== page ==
The onerous cost of higher education has been blamed for many things — and now, it may be responsible for driving up marijuana use in unexpected ways.
In 2016, the average student lender left college with a massive $35,000 cost already on their books — about three times what their parents had to worry about when leaving university about two decades ago.
That’s raised alarm bells for policy makers, who say it has a lasting effect not only on the rest of the student’s lives — but also the larger economy. In 2015, for instance, the Federal Reserve found higher student loans led to fewer home owners.
Graduates hoping to pay back those loans are also likely to spend less in general — which, in turn, can lead to a slower economic growth.
But a team of analysts at investment firm Cowen had another thought: Perhaps it’s driving younger Americans to go for marijuana because it gives a stronger high than alcohol.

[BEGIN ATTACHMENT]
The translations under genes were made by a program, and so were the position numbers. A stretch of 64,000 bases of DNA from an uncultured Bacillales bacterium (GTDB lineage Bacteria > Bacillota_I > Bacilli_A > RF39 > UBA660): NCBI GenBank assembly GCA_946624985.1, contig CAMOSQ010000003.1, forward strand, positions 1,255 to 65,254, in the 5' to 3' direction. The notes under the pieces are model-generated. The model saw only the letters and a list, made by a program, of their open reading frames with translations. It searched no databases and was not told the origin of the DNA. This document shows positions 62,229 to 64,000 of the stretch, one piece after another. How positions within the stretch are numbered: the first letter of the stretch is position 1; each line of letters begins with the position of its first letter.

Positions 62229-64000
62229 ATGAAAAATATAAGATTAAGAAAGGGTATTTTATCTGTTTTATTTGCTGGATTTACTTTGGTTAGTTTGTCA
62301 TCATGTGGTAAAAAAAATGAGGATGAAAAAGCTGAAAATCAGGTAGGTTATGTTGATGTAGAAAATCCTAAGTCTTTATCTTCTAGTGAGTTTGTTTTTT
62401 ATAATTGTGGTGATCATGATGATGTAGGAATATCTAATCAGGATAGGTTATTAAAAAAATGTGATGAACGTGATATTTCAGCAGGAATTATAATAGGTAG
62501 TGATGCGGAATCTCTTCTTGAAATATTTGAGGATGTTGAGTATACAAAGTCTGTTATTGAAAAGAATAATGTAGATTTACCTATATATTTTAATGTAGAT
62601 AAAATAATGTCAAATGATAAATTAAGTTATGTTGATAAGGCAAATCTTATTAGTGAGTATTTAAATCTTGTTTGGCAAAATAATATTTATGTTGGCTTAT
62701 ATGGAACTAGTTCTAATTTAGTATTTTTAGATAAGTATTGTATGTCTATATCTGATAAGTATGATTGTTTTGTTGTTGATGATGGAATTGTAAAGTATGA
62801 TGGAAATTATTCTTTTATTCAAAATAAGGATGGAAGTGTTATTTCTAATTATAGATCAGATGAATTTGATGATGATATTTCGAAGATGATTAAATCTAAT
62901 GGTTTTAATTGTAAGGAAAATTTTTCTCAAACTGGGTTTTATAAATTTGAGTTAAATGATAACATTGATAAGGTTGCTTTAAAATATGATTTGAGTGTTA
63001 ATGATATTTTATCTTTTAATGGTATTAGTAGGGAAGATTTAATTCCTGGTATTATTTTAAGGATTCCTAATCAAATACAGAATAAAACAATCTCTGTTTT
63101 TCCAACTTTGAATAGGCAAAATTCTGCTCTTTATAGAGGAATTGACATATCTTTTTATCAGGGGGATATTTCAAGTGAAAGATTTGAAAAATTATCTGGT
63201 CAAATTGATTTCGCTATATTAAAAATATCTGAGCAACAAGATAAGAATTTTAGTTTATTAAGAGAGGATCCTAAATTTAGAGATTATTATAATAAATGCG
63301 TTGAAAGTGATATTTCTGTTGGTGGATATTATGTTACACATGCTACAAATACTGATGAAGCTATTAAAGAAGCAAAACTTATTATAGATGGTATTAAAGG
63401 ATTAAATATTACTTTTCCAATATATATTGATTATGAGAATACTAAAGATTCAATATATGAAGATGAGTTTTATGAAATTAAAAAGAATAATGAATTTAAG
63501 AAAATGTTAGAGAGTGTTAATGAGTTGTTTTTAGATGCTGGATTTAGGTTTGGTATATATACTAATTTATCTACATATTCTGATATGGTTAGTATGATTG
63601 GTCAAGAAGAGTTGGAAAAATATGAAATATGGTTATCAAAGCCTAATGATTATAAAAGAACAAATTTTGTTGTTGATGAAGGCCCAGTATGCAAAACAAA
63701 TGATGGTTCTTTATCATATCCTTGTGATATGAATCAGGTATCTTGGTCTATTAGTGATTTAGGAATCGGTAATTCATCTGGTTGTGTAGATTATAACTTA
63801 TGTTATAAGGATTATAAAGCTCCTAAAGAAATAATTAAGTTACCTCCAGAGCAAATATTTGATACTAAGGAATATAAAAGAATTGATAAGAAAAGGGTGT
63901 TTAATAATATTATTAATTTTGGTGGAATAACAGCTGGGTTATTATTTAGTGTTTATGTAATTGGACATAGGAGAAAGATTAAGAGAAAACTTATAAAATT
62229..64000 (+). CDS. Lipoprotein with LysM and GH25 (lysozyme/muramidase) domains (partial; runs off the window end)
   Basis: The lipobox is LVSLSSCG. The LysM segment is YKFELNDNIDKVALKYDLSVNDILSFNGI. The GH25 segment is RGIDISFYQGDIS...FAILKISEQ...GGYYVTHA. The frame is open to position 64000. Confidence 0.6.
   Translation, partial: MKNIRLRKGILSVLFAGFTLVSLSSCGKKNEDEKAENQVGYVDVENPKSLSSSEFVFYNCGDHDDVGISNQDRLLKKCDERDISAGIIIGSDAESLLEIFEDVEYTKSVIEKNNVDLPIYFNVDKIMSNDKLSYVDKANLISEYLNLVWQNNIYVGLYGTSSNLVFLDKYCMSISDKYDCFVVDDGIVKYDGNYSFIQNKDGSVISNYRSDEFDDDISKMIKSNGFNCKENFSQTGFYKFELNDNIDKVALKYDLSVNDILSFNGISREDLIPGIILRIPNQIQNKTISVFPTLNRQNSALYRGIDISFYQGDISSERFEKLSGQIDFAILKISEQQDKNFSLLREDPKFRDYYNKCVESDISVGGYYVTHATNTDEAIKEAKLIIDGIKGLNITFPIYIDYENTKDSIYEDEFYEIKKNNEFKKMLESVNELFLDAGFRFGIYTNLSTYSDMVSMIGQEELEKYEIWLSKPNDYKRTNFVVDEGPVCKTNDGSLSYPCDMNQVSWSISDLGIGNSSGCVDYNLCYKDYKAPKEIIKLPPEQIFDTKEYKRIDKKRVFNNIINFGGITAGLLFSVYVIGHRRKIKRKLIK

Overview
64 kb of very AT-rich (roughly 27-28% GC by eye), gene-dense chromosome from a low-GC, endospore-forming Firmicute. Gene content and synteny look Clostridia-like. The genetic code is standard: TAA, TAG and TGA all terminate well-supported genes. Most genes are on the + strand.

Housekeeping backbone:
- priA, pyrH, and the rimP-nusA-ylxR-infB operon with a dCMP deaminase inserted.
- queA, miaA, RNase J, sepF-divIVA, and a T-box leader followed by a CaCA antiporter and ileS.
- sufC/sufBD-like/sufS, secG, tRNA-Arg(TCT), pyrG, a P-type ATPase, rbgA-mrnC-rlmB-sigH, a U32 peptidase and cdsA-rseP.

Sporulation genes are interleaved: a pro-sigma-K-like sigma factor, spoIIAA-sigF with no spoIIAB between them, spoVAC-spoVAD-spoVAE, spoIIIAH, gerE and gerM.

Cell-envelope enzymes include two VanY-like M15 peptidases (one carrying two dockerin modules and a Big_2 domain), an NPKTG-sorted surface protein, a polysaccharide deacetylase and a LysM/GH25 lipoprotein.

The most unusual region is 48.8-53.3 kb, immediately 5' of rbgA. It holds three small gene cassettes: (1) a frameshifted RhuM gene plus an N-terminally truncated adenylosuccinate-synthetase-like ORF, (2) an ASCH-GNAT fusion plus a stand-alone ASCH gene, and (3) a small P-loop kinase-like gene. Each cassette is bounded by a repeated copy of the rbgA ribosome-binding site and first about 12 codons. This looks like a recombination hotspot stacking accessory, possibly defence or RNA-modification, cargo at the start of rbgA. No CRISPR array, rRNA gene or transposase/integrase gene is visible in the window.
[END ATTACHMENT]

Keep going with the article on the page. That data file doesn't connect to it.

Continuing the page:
“This shift towards higher student loan debt levels disproportionately affect millennials who are likely more price sensitive,” wrote a team of Cowen analysts led by Vivien Azer in a Thursday note. “Supporting our contention that ‘Buzz for Your Buck’ considerations are driving substitution among this younger cohort.”
The team noted that over the past seven years, cannabis usage among those between 18-25 has risen 4.6% in the U.S., while alcohol consumption has fallen 2.5%. Demand for the two items have appeared to move inversely over the past few decades, according to the firm.
Meanwhile, student debt as a proportion of overall household debt has grown to 36% — higher than credit card debt and auto loans.
Ironically, students convicted of marijuana possession become ineligible for federal student loans.